When a house has been lived in for a long time without changes, probably every surface will need to be accounted for. Dirt from hands accumulates unseen on doors and door and window frames. One workable (not the best, but...) solution is to clean the walls and paint the whole interior the same pale neutral color in satin texture. One that will serve as a primer color suitable for new owner repainting. Walls, flat ceilings, baseboards etc., all the same neutral color. This will greatly help photography and staging so that the house shows interest through the photos in spaces that, now-painted neutrally, appear to be larger because of the lighter color.

That is what we got with the house you are looking at now. They masked everything not to be painted and then came in with a sprayer and covered it all. Baseboards, walls, crown molding & ceilings, all in a lovely flat tan! But then we didn't suffer any heavy colors needing two coats of primer first. Perfect for us as we know how to paint and choose to make every surface in a house our colors.

While the neutral solution may eliminate some buyers looking for absolute move-in quality, others not afraid of doing their own color changes may welcome the neutral sub-surface to paint over. Either of these can be described in the story as a benefit/value/feature, although the move-in ready house will sell to a larger population of buyers and the one-color house will require seller patience to wait for the right one to make an offer.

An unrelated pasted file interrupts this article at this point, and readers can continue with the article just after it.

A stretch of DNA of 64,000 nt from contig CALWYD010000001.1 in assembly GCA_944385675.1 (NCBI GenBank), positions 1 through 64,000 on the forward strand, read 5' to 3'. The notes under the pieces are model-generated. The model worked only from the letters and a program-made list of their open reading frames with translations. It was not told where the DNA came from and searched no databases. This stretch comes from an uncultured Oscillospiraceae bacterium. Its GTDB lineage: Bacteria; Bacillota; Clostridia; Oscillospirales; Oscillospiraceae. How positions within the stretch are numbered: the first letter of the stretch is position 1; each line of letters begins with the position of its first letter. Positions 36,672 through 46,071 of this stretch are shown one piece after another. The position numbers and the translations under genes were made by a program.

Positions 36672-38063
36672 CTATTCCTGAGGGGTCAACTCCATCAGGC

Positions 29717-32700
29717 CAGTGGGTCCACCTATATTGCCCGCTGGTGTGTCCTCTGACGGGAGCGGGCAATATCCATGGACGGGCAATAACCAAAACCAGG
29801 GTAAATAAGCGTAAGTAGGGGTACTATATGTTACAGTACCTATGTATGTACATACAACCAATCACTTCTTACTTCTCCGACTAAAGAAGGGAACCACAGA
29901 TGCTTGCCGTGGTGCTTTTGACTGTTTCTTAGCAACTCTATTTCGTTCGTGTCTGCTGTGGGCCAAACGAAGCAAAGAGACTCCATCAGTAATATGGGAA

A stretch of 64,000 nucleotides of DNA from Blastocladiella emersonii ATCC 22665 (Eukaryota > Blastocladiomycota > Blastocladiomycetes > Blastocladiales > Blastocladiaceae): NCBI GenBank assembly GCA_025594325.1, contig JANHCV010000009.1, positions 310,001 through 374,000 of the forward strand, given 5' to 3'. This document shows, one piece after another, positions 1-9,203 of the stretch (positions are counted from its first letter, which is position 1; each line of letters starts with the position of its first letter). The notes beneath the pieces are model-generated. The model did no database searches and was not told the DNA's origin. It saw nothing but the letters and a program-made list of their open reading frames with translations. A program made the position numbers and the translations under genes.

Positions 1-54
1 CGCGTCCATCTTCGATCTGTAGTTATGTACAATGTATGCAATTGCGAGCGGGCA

Worn carpets are tough because they are probably like that everywhere. Hopefully cleaning will make them presentable, but replacing with inexpensive carpeting is possible and is similar to the neutral paint solution. It will get motivated buyers into the house with a livable solution until they paint and decide what to do with the floors.

If not you can offer a carpet replacement adjustment to the sale at the end, and try to avoid views of the worst spots in the photography...This would allow for a writable value proposition for the story on your site similar to the neutral paint solution, above.

Kitchens and Bathrooms

Kitchens and bathrooms can sell houses, or be the cause of non-sale. They can be expensive to re-do when very old. Countertops go a long way to smoothing some of this this over. If the cabinets use dark woods or old oak styles, they can be painted over. You can't do that with countertops, so you may need to replace them. This is where we would recommend hiring a real-estate stager to come for a consultation. They understand the costs involved and know all of the local suppliers so you should get some quality information from them, and you will get their idea of a plan for the rest of your house too. Ask lots of questions and take lots of notes.